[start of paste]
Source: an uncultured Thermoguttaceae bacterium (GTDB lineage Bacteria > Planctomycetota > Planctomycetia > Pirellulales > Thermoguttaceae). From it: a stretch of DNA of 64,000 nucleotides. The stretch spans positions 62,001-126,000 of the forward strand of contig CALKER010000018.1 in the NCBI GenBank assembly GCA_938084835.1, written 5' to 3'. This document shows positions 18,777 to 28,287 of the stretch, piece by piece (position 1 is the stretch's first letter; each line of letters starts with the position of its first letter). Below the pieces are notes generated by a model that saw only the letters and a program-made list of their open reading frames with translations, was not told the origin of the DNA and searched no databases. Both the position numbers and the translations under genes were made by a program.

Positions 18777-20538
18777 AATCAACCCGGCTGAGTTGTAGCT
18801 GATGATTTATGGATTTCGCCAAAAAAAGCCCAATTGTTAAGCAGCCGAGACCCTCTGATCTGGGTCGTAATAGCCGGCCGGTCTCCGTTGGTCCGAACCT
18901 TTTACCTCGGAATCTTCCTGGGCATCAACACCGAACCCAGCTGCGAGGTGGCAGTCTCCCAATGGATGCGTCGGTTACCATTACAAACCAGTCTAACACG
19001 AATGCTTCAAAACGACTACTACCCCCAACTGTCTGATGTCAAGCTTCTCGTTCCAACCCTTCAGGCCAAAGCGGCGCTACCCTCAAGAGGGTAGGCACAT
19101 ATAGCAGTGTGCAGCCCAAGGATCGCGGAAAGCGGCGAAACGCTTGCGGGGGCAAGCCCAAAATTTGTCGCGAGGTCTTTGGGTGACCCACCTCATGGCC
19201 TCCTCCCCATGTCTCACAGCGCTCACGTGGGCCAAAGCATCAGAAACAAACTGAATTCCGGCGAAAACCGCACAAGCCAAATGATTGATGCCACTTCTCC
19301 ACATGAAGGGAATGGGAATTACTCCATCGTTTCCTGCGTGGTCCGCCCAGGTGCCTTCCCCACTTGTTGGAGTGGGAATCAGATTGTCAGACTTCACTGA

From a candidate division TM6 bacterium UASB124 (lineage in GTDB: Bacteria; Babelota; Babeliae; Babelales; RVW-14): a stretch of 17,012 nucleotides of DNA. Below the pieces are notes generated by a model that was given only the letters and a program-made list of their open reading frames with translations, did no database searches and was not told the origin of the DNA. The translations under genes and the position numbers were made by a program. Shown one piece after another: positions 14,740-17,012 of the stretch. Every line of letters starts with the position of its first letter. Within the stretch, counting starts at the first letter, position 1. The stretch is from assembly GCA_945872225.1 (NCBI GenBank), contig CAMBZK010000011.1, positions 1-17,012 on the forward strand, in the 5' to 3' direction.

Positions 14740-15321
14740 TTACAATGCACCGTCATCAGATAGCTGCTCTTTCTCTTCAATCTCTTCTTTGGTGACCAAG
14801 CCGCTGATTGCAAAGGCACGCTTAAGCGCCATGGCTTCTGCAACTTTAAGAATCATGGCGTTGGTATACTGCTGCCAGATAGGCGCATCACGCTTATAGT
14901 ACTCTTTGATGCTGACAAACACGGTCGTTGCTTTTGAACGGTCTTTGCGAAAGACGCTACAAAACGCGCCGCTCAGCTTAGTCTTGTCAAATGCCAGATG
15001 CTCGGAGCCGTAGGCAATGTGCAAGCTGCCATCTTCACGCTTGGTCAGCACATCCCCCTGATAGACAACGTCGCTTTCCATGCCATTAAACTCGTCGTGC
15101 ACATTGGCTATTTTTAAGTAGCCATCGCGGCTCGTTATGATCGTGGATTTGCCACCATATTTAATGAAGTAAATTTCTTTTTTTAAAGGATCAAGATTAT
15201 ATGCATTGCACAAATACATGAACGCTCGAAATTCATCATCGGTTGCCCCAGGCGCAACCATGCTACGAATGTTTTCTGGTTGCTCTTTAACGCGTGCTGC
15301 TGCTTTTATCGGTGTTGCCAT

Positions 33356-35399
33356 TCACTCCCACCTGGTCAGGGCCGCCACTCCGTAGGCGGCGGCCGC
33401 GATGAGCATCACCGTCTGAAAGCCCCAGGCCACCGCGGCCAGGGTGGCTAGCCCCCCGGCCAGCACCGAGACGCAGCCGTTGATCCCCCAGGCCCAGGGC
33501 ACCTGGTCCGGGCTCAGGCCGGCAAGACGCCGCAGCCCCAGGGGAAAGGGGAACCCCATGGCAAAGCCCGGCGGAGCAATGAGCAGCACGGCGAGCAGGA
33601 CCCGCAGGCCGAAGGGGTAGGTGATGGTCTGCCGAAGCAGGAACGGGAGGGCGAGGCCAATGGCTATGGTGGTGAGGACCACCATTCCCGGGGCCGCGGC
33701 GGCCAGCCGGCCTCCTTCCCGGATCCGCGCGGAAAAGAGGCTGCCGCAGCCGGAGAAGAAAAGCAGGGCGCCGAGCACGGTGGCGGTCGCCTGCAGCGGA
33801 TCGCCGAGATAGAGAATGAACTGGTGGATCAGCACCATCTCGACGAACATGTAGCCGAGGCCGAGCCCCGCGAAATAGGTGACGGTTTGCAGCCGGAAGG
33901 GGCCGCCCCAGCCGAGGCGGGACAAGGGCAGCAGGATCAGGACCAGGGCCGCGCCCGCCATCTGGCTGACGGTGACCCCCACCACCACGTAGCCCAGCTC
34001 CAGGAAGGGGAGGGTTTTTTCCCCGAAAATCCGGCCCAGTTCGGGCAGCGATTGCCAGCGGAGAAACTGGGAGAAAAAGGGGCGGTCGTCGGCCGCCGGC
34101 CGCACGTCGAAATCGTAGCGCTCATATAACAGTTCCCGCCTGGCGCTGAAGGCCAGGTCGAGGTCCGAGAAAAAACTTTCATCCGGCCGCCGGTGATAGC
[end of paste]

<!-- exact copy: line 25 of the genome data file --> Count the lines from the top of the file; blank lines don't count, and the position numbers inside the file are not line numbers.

33801 TCGCCGAGATAGAGAATGAACTGGTGGATCAGCACCATCTCGACGAACATGTAGCCGAGGCCGAGCCCCGCGAAATAGGTGACGGTTTGCAGCCGGAAGG